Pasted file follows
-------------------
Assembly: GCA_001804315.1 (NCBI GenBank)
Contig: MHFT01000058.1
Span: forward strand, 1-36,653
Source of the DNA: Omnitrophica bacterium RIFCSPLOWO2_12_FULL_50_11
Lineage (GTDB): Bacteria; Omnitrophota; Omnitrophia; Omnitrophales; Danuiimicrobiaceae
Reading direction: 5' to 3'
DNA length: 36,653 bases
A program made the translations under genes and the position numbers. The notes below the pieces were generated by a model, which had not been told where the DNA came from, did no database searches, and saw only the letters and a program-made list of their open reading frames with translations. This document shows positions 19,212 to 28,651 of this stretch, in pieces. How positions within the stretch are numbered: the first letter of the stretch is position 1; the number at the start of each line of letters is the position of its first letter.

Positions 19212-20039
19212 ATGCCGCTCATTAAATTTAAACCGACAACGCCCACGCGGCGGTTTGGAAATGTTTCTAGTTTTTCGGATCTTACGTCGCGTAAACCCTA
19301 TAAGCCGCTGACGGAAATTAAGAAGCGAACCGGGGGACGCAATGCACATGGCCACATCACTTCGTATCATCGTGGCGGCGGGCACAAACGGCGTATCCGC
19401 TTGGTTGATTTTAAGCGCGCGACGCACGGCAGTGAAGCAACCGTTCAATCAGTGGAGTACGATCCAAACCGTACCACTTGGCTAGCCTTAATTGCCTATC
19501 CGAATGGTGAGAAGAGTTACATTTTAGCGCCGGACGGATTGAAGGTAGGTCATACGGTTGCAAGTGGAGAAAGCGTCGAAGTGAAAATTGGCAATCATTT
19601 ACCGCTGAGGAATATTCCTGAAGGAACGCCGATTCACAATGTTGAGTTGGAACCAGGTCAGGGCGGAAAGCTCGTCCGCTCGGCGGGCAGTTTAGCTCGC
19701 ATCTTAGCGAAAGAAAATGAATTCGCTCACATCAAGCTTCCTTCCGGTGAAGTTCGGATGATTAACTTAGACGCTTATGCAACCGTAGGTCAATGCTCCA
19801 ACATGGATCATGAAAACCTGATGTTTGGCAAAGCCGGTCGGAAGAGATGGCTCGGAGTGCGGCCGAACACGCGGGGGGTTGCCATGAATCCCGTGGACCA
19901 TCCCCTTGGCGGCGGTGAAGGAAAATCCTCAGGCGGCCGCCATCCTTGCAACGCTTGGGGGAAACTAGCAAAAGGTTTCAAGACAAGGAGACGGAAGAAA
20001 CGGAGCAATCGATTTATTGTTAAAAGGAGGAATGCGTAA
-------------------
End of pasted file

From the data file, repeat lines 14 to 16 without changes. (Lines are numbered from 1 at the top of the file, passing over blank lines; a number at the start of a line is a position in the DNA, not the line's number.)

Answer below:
19601 ACCGCTGAGGAATATTCCTGAAGGAACGCCGATTCACAATGTTGAGTTGGAACCAGGTCAGGGCGGAAAGCTCGTCCGCTCGGCGGGCAGTTTAGCTCGC
19701 ATCTTAGCGAAAGAAAATGAATTCGCTCACATCAAGCTTCCTTCCGGTGAAGTTCGGATGATTAACTTAGACGCTTATGCAACCGTAGGTCAATGCTCCA
19801 ACATGGATCATGAAAACCTGATGTTTGGCAAAGCCGGTCGGAAGAGATGGCTCGGAGTGCGGCCGAACACGCGGGGGGTTGCCATGAATCCCGTGGACCA